INSIDE TEXAS’ ACTIVE SHOOTER TRAINING SIMULATIONS
MORE THAN 200 active shooter events have occurred in the United States since 2000, averaging roughly one a month. No one can predict when or where the next one might happen. That’s why law enforcement agencies across the nation participate in realistic training simulations that include gunmen, real bullets, and fake blood.
For his ongoing series Run, Fight, Hide, Spike Johnsonshadowed cops, firefighters and other first responders participating in Advanced Law Enforcement Rapid Response Training in Texas. The gritty, black-and-white images resemble surveillance feed stills, with cops busting through doors, taking down shooters and carrying the victims to safety. The goal is to make it as real as possible. “They’re not joking around,” Johnson says. “It’s really serious.”
ALERRT is an FBI-endorsed program at Texas State University, training more than 105,000 police officers and 85,000 civilians since 2002, including Fort Hood responders Sergeants Kimberly Munley and Mark Todd. Former police and military officers teach classes around the country as well as on ALERRT’s 40-acre campus just outside of San Marcos. Trainees rush through mock offices, classrooms, and homes where they learn the best way to stop an attacker, treat the injured, and establish control of the perimeter. Props like dummy IEDs, severed mannequin limbs, and medical equipment add to the reality. Most simulations use rubber bullets, but some courses feature real ammunition. “The more realism we can inject into the training, the better they’re going to be prepared for the things they’re going to see and hear and smell and feel during the real deal,” says John Cornutt, assistant director of ALERRT.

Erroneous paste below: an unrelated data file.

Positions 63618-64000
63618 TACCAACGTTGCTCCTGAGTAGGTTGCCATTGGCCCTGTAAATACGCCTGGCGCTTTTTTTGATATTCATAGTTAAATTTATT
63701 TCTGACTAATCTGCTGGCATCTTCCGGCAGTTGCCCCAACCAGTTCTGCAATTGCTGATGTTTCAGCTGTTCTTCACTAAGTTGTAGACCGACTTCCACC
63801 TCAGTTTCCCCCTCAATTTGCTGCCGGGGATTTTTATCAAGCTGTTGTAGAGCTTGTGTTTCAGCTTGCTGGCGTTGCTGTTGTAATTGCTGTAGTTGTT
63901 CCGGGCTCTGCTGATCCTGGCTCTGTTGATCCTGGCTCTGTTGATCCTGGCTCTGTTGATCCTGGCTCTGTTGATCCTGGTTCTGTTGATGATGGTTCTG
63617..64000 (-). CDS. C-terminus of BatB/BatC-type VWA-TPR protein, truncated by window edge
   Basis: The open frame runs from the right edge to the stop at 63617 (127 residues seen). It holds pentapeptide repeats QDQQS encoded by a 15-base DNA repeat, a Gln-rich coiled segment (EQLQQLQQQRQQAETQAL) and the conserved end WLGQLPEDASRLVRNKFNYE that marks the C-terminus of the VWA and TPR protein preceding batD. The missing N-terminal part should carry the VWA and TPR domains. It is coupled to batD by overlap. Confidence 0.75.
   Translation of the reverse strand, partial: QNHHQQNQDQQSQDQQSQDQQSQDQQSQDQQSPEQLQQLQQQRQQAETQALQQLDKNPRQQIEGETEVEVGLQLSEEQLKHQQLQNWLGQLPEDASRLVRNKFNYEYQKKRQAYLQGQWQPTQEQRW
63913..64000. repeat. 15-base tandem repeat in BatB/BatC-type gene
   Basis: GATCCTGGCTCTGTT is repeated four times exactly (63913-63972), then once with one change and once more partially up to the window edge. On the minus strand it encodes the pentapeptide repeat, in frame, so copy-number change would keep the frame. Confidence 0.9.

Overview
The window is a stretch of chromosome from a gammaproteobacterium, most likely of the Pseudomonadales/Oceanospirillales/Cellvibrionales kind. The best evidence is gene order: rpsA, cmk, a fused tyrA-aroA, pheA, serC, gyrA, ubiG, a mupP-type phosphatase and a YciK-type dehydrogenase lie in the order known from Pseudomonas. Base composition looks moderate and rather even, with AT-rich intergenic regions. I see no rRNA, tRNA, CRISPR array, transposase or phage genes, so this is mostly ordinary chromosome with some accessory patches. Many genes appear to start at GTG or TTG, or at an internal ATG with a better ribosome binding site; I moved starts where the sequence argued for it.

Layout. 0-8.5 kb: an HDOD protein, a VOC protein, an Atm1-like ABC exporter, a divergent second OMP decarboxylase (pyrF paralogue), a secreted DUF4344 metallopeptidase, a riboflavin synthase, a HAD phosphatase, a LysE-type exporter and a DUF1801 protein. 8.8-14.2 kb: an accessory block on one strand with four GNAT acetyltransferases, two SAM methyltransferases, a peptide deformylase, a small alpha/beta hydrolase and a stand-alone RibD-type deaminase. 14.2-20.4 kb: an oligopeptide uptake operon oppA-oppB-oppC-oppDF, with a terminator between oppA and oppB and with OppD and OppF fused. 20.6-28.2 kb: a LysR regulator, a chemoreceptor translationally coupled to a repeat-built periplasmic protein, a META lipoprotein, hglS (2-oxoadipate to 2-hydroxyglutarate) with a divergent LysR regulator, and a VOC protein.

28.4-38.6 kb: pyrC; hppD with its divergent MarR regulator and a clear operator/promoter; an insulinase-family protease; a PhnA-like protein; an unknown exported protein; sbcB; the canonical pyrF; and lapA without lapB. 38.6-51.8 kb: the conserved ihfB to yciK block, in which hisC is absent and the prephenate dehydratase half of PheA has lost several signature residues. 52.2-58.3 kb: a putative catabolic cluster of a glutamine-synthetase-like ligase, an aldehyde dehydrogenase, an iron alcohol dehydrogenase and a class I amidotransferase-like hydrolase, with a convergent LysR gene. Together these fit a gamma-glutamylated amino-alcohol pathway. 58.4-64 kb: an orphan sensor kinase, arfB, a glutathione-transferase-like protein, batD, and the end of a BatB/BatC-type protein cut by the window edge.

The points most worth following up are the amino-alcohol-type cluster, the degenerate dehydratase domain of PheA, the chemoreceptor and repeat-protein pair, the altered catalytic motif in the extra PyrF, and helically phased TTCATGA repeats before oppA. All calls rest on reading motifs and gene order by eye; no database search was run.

Johnson learned about the program after working on a project about a group of amateur survivalists, preppers, and militia near Dallas. ALERRT felt like the professional side of emergency prep. “Rather than it being civilians that can be easily written off as extreme or paranoid it’s a legitimate national organization preparing for a similar event,” he says. He got permission to photograph ALERRT’s annual conference in San Marcos in November 2016, and a training session at the San Antonio Fire Academy in March.
He spent several hours at an ALERRT warehouse crouched on metal walkways above plywood rooms, watching as cops closed in on an active shooter below. The air hummed with intensity and raucous noise as police banged on doors, shouted at each other and the suspect, then unleashed a torrent of gunfire at a photograph representing the attacker. Johnson also documented a corresponding trade show, and listened to talks by survivors and victims’ families. “Everything’s overshadowed with this emotional reality,” he says.
Johnson captured everything with a Nikon FM2 camera and 35mm film. The images feel frenetic, dark, and almost dystopian. None of it is real, but for the officers involved, one day it could be.